The British Bankers’ Association (BBA) has warned that customers' ability to switch bank accounts at the touch of a button increases the likelihood of a run on a bank.
In 2007 when large numbers of customers of Northern Rock withdrew money following fears that the firm was in trouble, there was what is known as a run on the bank, which led to it needing an emergency government loan to continue to operate.
According to the Financial Times Anthony Browne, head of the British Bankers’ Association, said regulators are considering a means of preventing the possibility by having a brake-like mechanism that kicks in when withdrawals reach a certain level.
Although a seven-day account switching system is now in place, regulators are considering proposals that will enable consumers to change bank accounts immediately while retaining the same account number. This will increase the chance of large sums of money being removed from banks very quickly, putting the bank at risk of running out of money and breaching solvency rules.
Read more about the run on Northern Rock
- Northern Rock was forced to take an emergency loan from Bank of England to prevent it breaching solvency rules in September 2007when it was one of the first casualties of the sub-prime mortgage crisis.
- Many customers of Northern Rock were unable to get reassurance from the company's website during last week's crisis when it was forced to get an emergency loan from the Bank of England to prevent it breaching solvency rules.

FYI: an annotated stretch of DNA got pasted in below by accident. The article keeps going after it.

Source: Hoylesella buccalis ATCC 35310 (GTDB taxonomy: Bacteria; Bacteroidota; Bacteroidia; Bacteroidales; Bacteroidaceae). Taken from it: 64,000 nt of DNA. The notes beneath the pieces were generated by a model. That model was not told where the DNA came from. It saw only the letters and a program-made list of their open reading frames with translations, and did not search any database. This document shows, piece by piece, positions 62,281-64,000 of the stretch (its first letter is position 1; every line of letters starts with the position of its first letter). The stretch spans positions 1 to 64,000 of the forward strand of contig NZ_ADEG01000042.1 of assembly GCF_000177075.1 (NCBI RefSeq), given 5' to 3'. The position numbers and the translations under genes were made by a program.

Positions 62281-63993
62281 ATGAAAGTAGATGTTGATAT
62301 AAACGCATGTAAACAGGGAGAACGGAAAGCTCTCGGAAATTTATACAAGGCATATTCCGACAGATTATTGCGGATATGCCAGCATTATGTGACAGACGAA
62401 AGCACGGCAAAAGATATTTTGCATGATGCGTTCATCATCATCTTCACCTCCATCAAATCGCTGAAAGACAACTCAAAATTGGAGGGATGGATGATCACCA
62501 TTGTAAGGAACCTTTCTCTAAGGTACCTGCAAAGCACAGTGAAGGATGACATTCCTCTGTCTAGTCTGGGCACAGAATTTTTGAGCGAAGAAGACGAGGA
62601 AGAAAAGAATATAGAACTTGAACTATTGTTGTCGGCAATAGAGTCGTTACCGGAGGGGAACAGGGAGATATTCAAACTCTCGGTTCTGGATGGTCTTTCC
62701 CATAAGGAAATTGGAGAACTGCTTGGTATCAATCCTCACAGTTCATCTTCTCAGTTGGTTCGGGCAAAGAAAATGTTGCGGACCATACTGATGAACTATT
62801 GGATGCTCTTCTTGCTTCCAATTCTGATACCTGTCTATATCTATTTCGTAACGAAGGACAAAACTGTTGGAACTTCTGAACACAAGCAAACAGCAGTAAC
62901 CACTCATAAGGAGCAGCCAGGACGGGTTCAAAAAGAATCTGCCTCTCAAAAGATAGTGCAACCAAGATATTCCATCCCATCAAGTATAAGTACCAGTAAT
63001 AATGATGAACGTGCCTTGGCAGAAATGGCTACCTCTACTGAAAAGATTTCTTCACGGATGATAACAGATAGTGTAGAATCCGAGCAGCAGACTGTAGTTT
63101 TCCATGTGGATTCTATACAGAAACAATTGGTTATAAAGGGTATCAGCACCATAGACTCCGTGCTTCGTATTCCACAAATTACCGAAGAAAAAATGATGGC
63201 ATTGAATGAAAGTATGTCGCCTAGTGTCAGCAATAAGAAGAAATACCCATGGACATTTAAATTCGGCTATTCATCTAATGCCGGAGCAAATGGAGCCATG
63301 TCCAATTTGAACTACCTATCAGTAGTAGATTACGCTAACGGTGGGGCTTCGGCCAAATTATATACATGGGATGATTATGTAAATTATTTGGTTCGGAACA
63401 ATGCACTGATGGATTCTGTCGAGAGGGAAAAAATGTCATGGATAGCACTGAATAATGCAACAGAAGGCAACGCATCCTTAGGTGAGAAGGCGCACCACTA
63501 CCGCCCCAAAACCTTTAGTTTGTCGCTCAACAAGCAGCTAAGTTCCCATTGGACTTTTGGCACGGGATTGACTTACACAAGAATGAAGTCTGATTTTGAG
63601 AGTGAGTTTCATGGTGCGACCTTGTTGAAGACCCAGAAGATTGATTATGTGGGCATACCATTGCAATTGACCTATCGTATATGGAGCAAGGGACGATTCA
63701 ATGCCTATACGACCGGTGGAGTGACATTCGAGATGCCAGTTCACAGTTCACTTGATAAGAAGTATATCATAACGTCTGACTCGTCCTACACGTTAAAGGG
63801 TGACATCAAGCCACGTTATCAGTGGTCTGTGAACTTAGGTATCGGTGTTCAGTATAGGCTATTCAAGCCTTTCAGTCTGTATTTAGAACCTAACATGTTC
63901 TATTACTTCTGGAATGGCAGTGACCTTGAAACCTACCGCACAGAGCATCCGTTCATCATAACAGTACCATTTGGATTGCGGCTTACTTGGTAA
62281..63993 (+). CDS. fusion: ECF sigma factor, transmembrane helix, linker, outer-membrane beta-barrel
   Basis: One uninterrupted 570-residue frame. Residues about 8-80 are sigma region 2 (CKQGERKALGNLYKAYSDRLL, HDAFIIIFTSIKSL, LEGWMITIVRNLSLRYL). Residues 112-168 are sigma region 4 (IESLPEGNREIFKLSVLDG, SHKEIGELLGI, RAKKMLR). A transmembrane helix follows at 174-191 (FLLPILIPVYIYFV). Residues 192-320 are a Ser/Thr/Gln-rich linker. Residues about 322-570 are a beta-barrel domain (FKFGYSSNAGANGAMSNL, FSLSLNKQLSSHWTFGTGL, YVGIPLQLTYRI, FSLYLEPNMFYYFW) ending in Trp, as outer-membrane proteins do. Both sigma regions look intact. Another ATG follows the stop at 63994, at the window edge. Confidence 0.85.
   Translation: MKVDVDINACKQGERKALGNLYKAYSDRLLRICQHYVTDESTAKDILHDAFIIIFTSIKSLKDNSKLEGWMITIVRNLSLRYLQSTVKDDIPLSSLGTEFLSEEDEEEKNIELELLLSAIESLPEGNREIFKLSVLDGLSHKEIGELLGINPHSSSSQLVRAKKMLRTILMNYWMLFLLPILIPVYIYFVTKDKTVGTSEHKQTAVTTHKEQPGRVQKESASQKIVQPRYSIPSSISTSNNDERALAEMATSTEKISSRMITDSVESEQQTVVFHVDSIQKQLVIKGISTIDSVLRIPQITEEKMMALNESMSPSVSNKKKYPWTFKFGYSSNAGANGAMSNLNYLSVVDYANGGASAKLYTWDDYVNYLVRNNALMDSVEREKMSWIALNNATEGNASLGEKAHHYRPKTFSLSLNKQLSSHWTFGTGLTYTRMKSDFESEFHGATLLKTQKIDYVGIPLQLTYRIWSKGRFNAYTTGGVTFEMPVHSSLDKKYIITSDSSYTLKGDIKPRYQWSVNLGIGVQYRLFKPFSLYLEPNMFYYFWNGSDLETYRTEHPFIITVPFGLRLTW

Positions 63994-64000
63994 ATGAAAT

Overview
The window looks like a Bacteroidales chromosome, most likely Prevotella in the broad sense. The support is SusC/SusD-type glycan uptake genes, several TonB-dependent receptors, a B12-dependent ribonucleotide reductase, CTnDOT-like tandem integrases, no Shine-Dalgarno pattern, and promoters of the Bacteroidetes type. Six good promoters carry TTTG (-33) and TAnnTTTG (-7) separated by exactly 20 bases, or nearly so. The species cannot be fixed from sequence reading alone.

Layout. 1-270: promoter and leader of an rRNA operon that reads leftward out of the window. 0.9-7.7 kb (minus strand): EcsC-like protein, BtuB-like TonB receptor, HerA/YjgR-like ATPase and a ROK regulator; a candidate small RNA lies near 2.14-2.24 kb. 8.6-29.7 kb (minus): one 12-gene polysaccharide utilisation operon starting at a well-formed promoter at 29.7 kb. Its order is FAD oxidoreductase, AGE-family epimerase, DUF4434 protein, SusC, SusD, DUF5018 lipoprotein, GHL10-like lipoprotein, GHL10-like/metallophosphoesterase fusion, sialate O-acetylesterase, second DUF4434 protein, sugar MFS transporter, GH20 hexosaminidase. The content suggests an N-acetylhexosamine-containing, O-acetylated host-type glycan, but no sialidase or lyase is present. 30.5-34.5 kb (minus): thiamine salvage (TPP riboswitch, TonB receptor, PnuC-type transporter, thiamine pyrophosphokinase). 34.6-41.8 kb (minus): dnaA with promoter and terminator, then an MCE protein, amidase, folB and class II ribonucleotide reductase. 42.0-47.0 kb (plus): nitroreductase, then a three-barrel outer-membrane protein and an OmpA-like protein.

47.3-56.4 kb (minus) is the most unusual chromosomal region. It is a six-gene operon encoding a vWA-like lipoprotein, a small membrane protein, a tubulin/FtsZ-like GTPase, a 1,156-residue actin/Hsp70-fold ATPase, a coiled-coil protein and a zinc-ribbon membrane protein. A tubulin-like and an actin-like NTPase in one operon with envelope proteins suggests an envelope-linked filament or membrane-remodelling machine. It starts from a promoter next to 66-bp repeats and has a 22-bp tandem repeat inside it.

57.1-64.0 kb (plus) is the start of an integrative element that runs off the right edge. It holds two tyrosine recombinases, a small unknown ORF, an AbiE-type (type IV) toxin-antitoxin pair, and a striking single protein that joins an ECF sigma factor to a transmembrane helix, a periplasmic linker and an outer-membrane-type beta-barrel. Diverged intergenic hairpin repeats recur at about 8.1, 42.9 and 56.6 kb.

- The early signs of trouble brewing in the financial sector emerged when Northern Rock was rescued by the government after it ran out of money. A year later, investment banking giant Lehman Brothers went into administration.
Danger of customers moving money
Browne said: "Regulators need to be aware of the risk that the ability to withdraw money quickly and move it somewhere else could make a run on a bank more likely.”
New financial service providers including new banks are being set up and approved by regulators. These companies offer often niche services and threaten to eat into the business of the large banks that offer full banking services.
Recent months have seen a spate of new banks granted licences, with others going through the process of getting approval.
When Metro Bank opened its doors – in 2010 – it was the first company to be granted a banking licence in 150 years.
IT differentiates banks' propositions
One of the forces behind Metro Bank, Anthony Thomson, is launching a digital bank called Atom. His recent comments – that the bank will use its low costs to offer consumers higher interest rates on savings and lower borrowing rates – could be the key to success in a sector dominated by giants such as RBS, HSBC, Lloyds Banking Group and Barclays. (Computer Weekly looks at six of these challenger banks and their use of IT to differentiate their business propositions.)
Technology companies have also started challenging banks in areas such as information enrichment, payments and offering peer-to-peer lending. (Click here to read about six IT companies that shaking up retail banking.)
One banking source told Computer weekly that, in the future, consumers are likely to buy financial products from a multitude of different providers including banks and technology companies.